But, any solution of dependency injection in the Java ecosystem should also treat the "Java bean" way. To instruct the injector to use setter methods to create an object, annotate the setter methods with the @Inject annotation.

public class MovieLister {
private MovieFinder finder;

// The injector first uses the default constructor to build an empty object
public MovieLister() {}

// Then, the injector uses annotated setter methods to resolve dependencies
@Inject
public void setFinder(MovieFinder finder) {
this.finder = finder;
}
}

The injector

There are many implementations in the Java ecosystem of dependency injectors. Each implementation differs from each others essentially for these features:

  • How the injector is configure to find the beans it has to manage
  • How it resolves the dependencies’ DAG
  • How it maintains the instances of managed beans.

The mainstream injectors are the following:

  1. Google Guice: Guice is a lightweight dependency injection framework that uses Java configuration, implements both types of injection (constructor and setter injection) and maintains managed instances with a Map<Class<?>, Object>
  2. Spring injector: this component is the core component of the Spring suite. It is not quite lightweight as Guice, but it is fully integrated with the whole Spring ecosystem. It implements all type of injection; it provides an XML style of configuration and a Java style. Differently from Guice, the container is a Map<String, Object>, that associates each managed instance with a label. It also support auto discovery of beans through classpath scanning
  3. Weld: Weld is the reference implementation of the CDI specifications given in the JSR-299. To discover which beans it has to manage, it performs classpath scanning at the startup. You can also configure it using both Java configuration (factories) and XML configuration (beans.xml). Being the reference CDI implementation, it integrates very tightly with JEE, adding to simple DI concepts more sophisticated techniques to manage enterprise beans.

Clearly, the detailed presentation of the above frameworks is behind the scope of this post. However, let me to show an example of dependency resolution using Google Guice.

First of all, we have to configure the injector to find the beans it has to manage. In Guice the configuration is done directly in Java, extending the framework class AbstractModule.

public class MovieModule extends AbstractModule {
@Override
protected void configure() {
// Teach the container how to resolve the dependency
bind(MovieFinder.class).to(ColonMovieFinder.class);
}
}

The code above configures Guice to resolve every dependency from interface MovieFinder with its concrete implementation ColonMovieFinder. Clearly, bind is a method of the AbstractModule class, whereas to is a method of a class that implements the builder design pattern (LinkedBindingBuilder, for sake of completeness).

Using the @Inject annotation you can annotate every dependency you want to be resolved by Guice. Then, to create an instance of the injector, you can use a factory method of the Guice class.

public static void main(String[] args) {  
// Guice.createInjector() takes your Modules, and returns a new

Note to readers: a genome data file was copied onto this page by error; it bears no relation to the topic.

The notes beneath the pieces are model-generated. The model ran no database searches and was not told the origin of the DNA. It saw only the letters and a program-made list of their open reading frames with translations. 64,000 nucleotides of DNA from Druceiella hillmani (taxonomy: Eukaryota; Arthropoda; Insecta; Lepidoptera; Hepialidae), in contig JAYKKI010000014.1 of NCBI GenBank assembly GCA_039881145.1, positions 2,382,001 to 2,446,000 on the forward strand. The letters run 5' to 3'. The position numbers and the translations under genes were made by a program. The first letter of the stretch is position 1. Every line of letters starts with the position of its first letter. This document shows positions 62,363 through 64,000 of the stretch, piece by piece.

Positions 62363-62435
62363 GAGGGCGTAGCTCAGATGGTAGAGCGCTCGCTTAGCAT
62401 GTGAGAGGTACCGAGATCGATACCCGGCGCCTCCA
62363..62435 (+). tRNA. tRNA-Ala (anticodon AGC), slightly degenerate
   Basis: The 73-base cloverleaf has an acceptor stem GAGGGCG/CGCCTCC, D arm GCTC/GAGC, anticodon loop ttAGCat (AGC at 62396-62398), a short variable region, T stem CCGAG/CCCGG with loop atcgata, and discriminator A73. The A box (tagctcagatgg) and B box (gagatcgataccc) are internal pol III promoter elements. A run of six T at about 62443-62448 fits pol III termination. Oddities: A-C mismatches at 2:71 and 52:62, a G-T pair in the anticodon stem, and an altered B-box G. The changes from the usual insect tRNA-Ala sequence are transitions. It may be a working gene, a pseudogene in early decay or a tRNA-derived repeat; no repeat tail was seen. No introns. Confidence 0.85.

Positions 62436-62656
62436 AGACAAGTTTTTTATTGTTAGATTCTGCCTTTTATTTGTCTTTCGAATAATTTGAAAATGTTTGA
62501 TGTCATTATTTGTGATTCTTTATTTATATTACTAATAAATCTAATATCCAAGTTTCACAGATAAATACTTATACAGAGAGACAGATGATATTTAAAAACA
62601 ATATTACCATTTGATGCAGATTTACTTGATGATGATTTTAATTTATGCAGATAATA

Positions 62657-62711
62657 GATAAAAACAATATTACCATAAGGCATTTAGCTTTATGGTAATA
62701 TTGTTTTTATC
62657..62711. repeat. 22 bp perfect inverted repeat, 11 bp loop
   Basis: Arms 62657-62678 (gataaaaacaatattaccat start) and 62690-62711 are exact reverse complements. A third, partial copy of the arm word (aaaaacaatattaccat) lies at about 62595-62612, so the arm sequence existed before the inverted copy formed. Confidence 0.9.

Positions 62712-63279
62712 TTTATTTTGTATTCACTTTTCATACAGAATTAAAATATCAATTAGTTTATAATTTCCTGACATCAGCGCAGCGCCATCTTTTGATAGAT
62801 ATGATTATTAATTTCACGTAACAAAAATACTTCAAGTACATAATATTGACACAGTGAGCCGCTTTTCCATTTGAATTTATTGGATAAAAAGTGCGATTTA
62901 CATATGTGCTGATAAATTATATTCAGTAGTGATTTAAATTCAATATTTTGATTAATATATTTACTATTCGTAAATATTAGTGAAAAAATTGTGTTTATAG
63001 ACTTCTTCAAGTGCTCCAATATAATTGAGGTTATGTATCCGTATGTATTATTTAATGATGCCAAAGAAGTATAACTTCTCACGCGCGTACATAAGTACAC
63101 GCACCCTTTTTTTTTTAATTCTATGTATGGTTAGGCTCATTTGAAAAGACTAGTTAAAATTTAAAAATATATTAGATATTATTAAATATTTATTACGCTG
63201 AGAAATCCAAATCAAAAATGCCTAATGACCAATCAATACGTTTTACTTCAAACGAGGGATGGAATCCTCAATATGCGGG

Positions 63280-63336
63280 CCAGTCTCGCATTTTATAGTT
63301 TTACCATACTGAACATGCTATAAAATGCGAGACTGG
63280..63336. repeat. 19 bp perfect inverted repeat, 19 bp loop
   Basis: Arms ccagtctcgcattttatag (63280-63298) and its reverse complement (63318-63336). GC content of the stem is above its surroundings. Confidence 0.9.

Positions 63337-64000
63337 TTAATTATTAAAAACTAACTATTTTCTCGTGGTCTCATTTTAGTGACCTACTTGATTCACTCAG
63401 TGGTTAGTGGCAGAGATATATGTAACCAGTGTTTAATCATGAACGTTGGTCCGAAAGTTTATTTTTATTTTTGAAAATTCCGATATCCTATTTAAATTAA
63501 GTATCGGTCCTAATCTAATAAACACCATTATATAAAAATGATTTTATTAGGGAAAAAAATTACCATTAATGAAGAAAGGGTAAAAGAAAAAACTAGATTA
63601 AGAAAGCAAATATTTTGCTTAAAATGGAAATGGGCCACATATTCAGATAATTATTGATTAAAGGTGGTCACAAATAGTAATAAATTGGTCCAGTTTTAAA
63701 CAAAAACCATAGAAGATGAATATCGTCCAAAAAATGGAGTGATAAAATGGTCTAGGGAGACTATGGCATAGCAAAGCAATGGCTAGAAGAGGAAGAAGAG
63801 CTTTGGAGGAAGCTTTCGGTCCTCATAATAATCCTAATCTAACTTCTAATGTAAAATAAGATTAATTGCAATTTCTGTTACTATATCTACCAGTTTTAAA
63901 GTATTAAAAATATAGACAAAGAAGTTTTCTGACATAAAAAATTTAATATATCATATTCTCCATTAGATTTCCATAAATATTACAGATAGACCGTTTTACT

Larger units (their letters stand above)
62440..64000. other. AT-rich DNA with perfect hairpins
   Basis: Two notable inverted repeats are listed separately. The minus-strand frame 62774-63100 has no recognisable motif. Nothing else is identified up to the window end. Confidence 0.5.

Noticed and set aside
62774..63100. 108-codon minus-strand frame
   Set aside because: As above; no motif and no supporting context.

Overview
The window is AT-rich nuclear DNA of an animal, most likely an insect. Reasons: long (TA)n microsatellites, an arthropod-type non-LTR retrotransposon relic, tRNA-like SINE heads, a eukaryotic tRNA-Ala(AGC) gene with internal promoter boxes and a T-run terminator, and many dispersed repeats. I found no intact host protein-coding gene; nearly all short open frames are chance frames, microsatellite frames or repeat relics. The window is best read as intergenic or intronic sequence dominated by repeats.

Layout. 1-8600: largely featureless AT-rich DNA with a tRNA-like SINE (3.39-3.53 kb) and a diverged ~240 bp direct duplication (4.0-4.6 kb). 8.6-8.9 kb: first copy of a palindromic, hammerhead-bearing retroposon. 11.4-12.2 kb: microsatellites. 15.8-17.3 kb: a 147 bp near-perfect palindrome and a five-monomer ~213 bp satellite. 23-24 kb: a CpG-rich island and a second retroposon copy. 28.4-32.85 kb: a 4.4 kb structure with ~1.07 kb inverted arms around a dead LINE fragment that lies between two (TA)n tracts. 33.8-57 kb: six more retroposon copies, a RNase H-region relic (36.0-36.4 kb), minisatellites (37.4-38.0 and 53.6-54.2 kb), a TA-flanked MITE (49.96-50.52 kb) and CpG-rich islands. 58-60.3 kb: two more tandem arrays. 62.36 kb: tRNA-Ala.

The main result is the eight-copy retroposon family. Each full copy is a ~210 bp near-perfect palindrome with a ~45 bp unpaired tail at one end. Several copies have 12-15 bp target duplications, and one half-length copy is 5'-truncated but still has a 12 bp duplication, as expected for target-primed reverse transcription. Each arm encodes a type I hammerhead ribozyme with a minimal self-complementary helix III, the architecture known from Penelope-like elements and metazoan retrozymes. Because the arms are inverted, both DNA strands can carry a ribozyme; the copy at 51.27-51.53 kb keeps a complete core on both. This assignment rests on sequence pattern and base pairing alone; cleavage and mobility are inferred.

// Injector instance. Most applications will call this method
// exactly once, in their main() method.
Injector injector = Guice.createInjector(new MovieModule());
// Now that we've got the injector, we can build objects.
MovieLister lister = injector.getInstance(MovieLister.class);
}

The factory method pass to the injector the classes that store the proper configuration. When you will ask to the injector an instance of a class that is annotated with an @Inject annotation and for which it is present a binding rule, the injector will do the magic for you. In the above example, the following steps are taken by the injector

  1. The MovieLister class definition is loaded within the framework
  2. The class is inspected and it is found that the class declares a dependency from the MovieFinder interface
  3. Guice looks at its configuration to find a concrete binding to the MovieFinder interface. The binding is found inside the MovieModule class
  4. Guice resolve the dependency with an instance of the ColonMovieFinder class, using the constructor of MovieLister to create the new instance of the class

That’s so easy!

The story so far

Clearly, this is only the introduction of the dependency injection story. There are a lot of features that characterize this pattern. For example, the ability to decide if a class should be or not a singleton, using the @Singleton annotation on class definition.

Using dependency injection with Scala

Scala is a language that runs on top of the JVM. The language itself has it own techniques to deal with the dependency injection. But, if you have to mix Java and Scala code inside the same project, you have to resume the JSR-330. The @Inject annotation can be used also in the scala code.

class MovieLister @Inject() (val finder: MovieFinder) {
// Body of the class
}

The only thing you have to remember is that the Scala syntax is different from the Java syntax. Scala mixes the definition of the class with the definition of its main constructor. Then, using the constructor injection means to add a @Inject annotation immediately before the list of constructor arguments.

But, why the hell have parenthesis to add a () couple of parenthesis after the annotation? The parenthesis are necessary because, otherwise, how could you tell if (val finder: MovieFinder) is constructor parameter list or arguments to @Inject?

What’s next?

This small post is only an introduction to dependency injection. The internet community is divided on the real usefulness of the pattern. In the next posts of this series I will try to analyze the pros and cons of using this pattern.

References